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E145, Sittwe Myanmar, 2017

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Summary
On 18 September 2017, an Embraer 145EP made a hard landing at Sittwe on the first of four flights that day. Clearly evident damage from what FDR data showed had been at least a 4.2g touchdown was not noticed during the pre-flight external inspection or during the two subsequent flights. Extensive structural damage was only identified during a routine overnight inspection. It was noted that one of the inspections which failed to detect damage had been carried out by a licensed engineer and that the aircraft Captain had at no stage reported or recorded a suspected hard landing.
Event Details
When September 2017
Actual or Potential
Event Type
Airworthiness, Human Factors, Loss of Control
Day/Night
Flight Conditions
Flight Details
Aircraft EMBRAER ERJ-145
Operator Air Mandalay Airlines
Domicile Myanmar
Type of Flight Public Transport (Passenger)
Origin Yangon International Airport
Intended Destination Sittwe Airport
Take off Commenced Yes
Flight Airborne Yes
Flight Completed Yes
Flight Phase Landing
LDG
Location - Airport
Airport Sittwe Airport
General
Tag(s) Approach not stabilised,
Event reporting non compliant,
CVR overwritten,
Visual Approach,
PIC aged 60 or over
HF
Tag(s) Flight Crew Visual Inspection,
Maintenance Visual Inspection,
Procedural non compliance
LOC
Tag(s) Hard landing
Outcome
Damage or injury Yes
Aircraft damage Major
Causal Factor Group(s)
Group(s) Aircraft Operation
Safety Recommendation(s)
Group(s) Aircraft Operation
Investigation Type
Type Independent

Description

On 18 September 2017, an Embraer 145EP (XY-ALE) being operated by Air Mandalay Airlines on a scheduled domestic passenger flight from Yangon to Sittwe followed an unstable approach with a very hard (over 4g) landing. The flight crew did not detect any of the resulting serious wing damage and the aircraft continued in service for three further flights before the damage, which had rendered the aircraft unfit to fly, was discovered.

Investigation

An Investigation was carried out by the Myanmar Accident Investigation Bureau (AAIB). Data relevant to the Investigation was successfully downloaded from the FDR but that from the 2 hour CVR had been overwritten because it continued to run until the end of the days flying programme when the damage was discovered.

The 62 year-old Captain, who had been acting as PF for the investigated flight had accumulated 17,878 total flying hours which included 1,151 hours on type and the 39 year-old First Officer had 6,174 total flying hours which included 1,002 hours on type.

It was established that the aircraft had made a visual approach to runway 11 at Sittwe, making a descending left turn at approximately 500 fpm to intercept final approach at a height of approximately 700 feet and at 138 KIAS. After continuing the descent at the same rate, the aircraft levelled off at 500 feet agl and ALT mode was briefly engaged before, at 0.8 nm from the runway threshold, the AP was disconnected, the thrust was set to Idle and the descent was recommenced. The recorded vertical speed then gradually increased, reaching around 1,300 fpm passing 350 feet agl. Passing 250 feet agl, vertical speed had increase to 1,430 fpm and evidence suggested that successive EGPWS Mode 1 ‘Sink Rate’ Cautions had occurred. The landing runway threshold was subsequently crossed at approximately 150 feet agl, three times the target height, before touch down of at least +4.226G in a right wing down attitude.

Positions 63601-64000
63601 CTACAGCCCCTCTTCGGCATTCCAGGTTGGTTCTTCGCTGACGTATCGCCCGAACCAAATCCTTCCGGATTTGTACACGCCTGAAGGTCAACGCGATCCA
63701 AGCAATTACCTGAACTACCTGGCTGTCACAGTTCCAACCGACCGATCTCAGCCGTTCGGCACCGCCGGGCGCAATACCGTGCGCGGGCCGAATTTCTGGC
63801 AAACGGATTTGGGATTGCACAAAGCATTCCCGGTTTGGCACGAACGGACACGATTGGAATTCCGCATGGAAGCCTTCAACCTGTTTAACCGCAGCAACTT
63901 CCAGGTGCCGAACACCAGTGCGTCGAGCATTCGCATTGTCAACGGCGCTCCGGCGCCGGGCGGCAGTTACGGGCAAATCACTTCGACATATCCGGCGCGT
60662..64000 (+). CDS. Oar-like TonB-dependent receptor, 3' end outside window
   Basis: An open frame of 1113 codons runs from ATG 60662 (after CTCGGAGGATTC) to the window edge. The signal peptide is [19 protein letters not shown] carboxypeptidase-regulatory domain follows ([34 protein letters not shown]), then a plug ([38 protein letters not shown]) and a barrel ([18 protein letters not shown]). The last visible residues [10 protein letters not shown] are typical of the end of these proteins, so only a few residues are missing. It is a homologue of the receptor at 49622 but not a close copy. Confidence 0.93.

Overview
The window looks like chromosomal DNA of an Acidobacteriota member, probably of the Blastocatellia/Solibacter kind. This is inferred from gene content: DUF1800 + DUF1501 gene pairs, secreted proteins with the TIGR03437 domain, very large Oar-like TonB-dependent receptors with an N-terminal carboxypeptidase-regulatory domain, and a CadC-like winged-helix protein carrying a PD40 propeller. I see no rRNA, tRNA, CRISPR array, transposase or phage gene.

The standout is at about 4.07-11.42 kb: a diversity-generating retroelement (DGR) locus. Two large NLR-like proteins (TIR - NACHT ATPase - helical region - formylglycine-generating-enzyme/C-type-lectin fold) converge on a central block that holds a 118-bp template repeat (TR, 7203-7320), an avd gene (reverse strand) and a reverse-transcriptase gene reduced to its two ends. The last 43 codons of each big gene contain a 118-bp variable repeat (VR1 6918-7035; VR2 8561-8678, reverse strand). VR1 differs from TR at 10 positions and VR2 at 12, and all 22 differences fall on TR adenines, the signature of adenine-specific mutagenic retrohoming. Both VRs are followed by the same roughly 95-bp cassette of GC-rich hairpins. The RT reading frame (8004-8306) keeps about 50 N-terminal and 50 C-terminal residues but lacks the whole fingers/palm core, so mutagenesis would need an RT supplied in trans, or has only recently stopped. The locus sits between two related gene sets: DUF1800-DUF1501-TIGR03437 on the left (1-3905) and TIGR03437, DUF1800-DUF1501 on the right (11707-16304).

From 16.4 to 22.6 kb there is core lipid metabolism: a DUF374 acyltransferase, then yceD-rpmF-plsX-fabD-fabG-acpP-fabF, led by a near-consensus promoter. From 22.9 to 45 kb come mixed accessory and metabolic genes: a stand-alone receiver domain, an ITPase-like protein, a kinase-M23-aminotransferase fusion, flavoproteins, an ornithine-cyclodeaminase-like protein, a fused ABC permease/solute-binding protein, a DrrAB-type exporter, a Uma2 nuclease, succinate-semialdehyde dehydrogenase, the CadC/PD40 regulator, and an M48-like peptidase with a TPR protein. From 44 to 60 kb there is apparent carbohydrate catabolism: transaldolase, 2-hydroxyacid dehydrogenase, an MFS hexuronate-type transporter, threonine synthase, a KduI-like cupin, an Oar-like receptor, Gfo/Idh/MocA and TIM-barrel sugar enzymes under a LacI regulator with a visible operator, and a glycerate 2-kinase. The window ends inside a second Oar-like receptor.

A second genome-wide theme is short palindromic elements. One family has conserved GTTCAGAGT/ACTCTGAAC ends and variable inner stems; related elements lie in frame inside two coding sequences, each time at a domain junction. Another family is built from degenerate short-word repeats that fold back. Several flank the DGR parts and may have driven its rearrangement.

During the subsequent turnround, the First Officer was tasked with carrying out the pre-flight external check and he did not observe any indications of damage to the aircraft. A return to Yangon was followed by a flight from there to Tachileik and back. Inspections carried out by a licensed engineer during the Yangon turnround did not detect any damage nor did the Captain’s external inspection at Tachileik. Only when the day’s flying was complete and maintenance personnel at Yangon were carrying out a routine overnight inspection, were multiple cracks found to parts of the right wing of the aircraft. These included a broken right wing spar and a twisted rib (see the first illustration below), separation of the wing skin at its trailing edge and buckling of the wing inboard spoiler. This inspection also found that the fuselage-to-wing lateral fairings on both the left and right hand wings were deformed by buckling (see the second illustration below). The flight crew did not report a suspected hard landing to anybody.

The Primary Cause of the conflict was formally documented as "the pilot continued to a landing despite making an unstabilised approach”.

An annotated illustration of the damage caused to the right wing spar. [Reproduced from the Official Report]
A view of the right wing trailing edge showing visible skin buckling. [Reproduced from the Official Report]

A total of Three Safety Recommendations were made as a result of this Investigation as follows:

  • that Air Mandalay should provide refresher training to remind pilots to execute a go-around during an unstabilised approach.
  • that Air Mandalay should establish Flight Data Analysis Program (FDAP).
  • that Air Mandalay should ensure that pre-flight inspections including transit inspections are carried out in an appropriate and effective manner.

Safety Action taken by the unspecified responsible authority was recorded as the publication of an ICAO standard chart for the DVOR/DME Approach to runway 11 at Sittwe.

The undated Final Report of the Investigation was released online during April 2018.

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